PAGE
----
Sammy Sneeze

   Now, the first thing you will notie about "Sammy Sneeze" is that he does not have the delightful hose-nose of his prototype photo. Why they changed it to this rather mundane pig-snout, I'll ever understand, unless somebody at Mattel was worried his face looked too much like a floppy dong. Actually, now that I really look at it, the original model's upper lip even gives the accidental impression of a scrotum poking out from under his cranial dick. I guess that's why they rushed to give him a facelift, but I still really love the idea of a snot-spurting aardvark-man from a purely innocent angle. For some reason, I own two Sammy Sneeze figures, but none of the others. Also, for some reason, the back of the figure reveals he has a ponytail. The names of these monsters were also changed. In the catalog, he was the much cooler "Sinus Slimus."

Billy Belcher

   Originally "Mucous Pukous," Billy doesn't have a terribly exciting design, but he does have pants, which is a unique edge over every other monster in the Mad Scientist line. His final name also makes me think of Bob's Burgers. Maybe Billy is the fourth child they won't ever speak of. He lives in the walls. Belching. Don't you love the scientist's pose on these packages? It's like he cannot wait to get his hands on these things. It is taking everything he's got in him to resist squeezing that alien blood out of Billy Belcher's mouth. You had better appreciate the effort it takes him to give anyone else a turn. He may look like he's smiling, but it tears him apart inside. That's his Billy Belcher. That should be him forcing vomit out of his beloved progeny.

Oscar I-Rot

   My favorite of the three is, sadly, one I never actually found. Oscar is just a simple, frightened looking humanoid with a robe and giant, apparently "rotten" eyeballs that gush green pus. His original name was "I-got I-Rot," and I kind of like the rhyming, but I also kind of like "Oscar." You actually have no idea how often I think about this guy. He has probably leaked into dozens of my monster designs. I keep drawing lumpy humanoids with giant eyeballs just to fill the Oscar-I-Rot-Shaped hole in my heart.

  On the back of every "Mad Scientist" toy was a short, charmingly illustrated comic demonstrating how to enjoy our new purchase, with Dr. Sy's sadistic glee gushing from every panel. The way Oscar is drawn exactly like the actual figure here is a little confusing; is this a real monster, or just a giant rubber toy? Either way, Sy can barely even contain his unhealthy levels of delight. Every "Alien Blood" comic recycled this artwork, altering only the monster itself.

The Figure Set Monsters

Photo courtesy The Baroness, apparently!

   Towards the end of the line's run, Mattel licensed Sy out to Arco, which released several versions of the doctor as a bendable figure, with loads of wacky accessories and even a few un-named companion figures, one of which is actually the single creepiest, weirdest monster in the whole damn franchise.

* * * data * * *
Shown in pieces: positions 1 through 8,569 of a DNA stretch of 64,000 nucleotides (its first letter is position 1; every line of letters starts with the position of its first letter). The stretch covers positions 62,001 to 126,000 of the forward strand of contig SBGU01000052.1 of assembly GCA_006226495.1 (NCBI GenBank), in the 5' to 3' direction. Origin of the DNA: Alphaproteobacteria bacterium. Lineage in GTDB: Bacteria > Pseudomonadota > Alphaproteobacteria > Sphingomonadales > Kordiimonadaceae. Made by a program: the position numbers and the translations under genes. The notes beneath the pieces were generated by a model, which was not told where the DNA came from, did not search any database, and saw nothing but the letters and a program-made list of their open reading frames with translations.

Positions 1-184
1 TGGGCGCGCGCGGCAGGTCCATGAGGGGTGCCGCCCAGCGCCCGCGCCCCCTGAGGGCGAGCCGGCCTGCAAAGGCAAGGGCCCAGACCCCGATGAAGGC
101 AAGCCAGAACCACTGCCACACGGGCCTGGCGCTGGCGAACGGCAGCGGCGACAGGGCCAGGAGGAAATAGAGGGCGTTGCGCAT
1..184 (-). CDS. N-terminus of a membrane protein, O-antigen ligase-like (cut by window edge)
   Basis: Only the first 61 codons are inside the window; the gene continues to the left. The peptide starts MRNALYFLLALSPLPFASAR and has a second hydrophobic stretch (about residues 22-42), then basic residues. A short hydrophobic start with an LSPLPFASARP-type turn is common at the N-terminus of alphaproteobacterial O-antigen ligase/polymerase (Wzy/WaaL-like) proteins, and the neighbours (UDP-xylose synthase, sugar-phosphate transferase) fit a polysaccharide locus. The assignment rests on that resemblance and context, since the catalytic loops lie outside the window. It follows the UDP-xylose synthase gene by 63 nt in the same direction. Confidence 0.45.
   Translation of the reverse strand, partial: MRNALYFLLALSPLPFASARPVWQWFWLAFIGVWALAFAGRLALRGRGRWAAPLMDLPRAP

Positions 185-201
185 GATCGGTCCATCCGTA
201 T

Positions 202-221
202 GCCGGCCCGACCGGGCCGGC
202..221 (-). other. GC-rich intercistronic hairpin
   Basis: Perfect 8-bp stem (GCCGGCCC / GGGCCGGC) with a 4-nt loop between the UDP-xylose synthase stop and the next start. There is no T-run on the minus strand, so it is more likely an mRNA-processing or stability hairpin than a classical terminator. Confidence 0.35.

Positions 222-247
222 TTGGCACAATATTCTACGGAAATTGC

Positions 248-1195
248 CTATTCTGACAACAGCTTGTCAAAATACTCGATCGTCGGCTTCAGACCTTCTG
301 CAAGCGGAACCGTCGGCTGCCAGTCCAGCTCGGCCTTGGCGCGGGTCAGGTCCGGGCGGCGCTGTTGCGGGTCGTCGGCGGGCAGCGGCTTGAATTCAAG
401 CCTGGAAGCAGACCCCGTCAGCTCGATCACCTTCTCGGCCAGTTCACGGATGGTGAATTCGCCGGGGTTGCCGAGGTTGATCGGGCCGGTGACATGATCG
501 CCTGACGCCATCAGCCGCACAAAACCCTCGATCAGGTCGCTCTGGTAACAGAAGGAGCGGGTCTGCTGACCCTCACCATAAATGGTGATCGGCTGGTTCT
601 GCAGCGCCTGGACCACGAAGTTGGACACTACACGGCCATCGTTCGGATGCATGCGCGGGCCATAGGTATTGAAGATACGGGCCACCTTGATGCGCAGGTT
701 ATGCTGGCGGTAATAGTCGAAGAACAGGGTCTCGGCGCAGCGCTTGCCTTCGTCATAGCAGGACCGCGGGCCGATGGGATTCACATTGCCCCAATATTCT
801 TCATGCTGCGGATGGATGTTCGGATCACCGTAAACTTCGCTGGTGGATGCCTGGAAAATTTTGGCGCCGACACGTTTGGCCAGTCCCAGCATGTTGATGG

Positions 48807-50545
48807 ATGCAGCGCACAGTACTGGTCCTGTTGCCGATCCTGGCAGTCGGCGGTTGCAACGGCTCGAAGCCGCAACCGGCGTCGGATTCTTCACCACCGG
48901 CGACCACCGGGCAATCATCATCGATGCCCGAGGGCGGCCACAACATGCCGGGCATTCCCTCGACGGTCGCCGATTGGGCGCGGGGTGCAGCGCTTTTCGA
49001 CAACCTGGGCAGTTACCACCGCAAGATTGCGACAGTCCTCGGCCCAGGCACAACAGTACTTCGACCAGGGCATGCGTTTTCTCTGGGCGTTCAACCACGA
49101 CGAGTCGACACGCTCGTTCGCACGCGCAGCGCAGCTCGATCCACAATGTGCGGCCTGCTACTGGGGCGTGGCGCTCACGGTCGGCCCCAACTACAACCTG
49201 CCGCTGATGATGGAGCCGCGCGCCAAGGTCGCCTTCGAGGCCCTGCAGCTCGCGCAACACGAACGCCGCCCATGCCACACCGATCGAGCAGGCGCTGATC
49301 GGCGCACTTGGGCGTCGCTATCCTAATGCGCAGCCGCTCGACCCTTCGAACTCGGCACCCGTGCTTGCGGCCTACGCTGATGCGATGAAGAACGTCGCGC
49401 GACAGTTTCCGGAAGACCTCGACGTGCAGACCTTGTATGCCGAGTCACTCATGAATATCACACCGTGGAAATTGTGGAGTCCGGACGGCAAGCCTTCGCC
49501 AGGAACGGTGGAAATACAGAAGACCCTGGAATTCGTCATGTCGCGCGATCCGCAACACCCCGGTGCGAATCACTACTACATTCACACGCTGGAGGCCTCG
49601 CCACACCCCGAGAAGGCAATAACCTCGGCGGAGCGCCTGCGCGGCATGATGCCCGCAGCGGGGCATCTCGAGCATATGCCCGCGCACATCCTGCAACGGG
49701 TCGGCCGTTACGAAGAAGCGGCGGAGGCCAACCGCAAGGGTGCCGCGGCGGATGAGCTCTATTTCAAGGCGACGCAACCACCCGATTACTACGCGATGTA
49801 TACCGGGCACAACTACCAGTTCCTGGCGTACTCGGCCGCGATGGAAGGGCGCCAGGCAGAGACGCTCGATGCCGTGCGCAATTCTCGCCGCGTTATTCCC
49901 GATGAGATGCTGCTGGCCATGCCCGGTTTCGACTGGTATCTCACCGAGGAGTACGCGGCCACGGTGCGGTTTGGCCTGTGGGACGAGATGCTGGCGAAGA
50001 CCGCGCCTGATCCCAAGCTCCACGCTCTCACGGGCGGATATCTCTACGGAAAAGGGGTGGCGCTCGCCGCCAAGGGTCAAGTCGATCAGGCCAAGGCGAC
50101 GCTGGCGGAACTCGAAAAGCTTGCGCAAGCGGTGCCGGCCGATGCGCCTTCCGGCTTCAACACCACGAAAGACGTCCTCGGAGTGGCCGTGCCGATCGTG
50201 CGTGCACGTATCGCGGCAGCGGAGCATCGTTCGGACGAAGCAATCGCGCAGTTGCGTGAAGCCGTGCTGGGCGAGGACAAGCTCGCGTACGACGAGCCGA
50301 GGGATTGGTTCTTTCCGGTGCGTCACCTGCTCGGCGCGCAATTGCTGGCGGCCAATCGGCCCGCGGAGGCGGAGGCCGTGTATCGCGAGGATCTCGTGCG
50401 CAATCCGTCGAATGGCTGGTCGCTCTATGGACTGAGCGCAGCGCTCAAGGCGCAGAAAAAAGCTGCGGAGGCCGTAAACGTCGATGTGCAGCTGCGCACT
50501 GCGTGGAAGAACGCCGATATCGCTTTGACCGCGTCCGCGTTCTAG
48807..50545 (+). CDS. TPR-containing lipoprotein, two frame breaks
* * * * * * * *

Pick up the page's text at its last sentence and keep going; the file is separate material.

One nice thing about these sets is that they included what appears to be an alternate take on the scrapped "Sinus Slimus" monster, though a little squatter and more pig-like. I'm glad its dicknose is oozing, though. The oozing dicknose is how we know it's totally Sinus Slimus.

   Even a couple of Sy's tools had organic looking components, and this scope's freaky fish-eyes clearly indicate that it is, in itself, a monster. A monster with a very large, parasitic worm friend.

   Other, smaller weirdos in these sets included a tiny, bandaged goblin, some sort of living beaker of slime, and weirdest of all, a skull with an eyepatch and flowers growing out of its head. It's missing on mine, but the skull was also smoking a cigar, because why not? The cigar is really what hammers home that the skull is a living "character" and not just an object, because why would you give a cigar to a dead one eyed flower skull? That's ridiculous.

   The real reason to get the Laboratory Set, however, was this nightmare hunk of plastic. Twice as large as any of the other accessories, this thing gives the impression of some insectoid demon and a haunted tree, while not actually being at all like either of those things. By far, this creepy freak is the most sinister and dangerous looking of Sy's creations, which might be why its upper limbs are shackled together, though it doesn't even look like much of a hindrance, so maybe it's just a fashion statement.

  There was a lot more to this tragically short-lived brand, but the last thing I'll mention is that, at some point, Mattel actually ordered two episodes of a cartoon series. Regrettably, it lacked any of the ghastly horror that was the toy line's entire appeal, but on the plus side, dig that theme song. That is an incredible emulation of Oingo Boingo, and I dare say just as good as any of the real deal's songs. HERE, HAVE A DIRECT MP3 DOWNLOAD LINK ON ME AND ROCK OUT.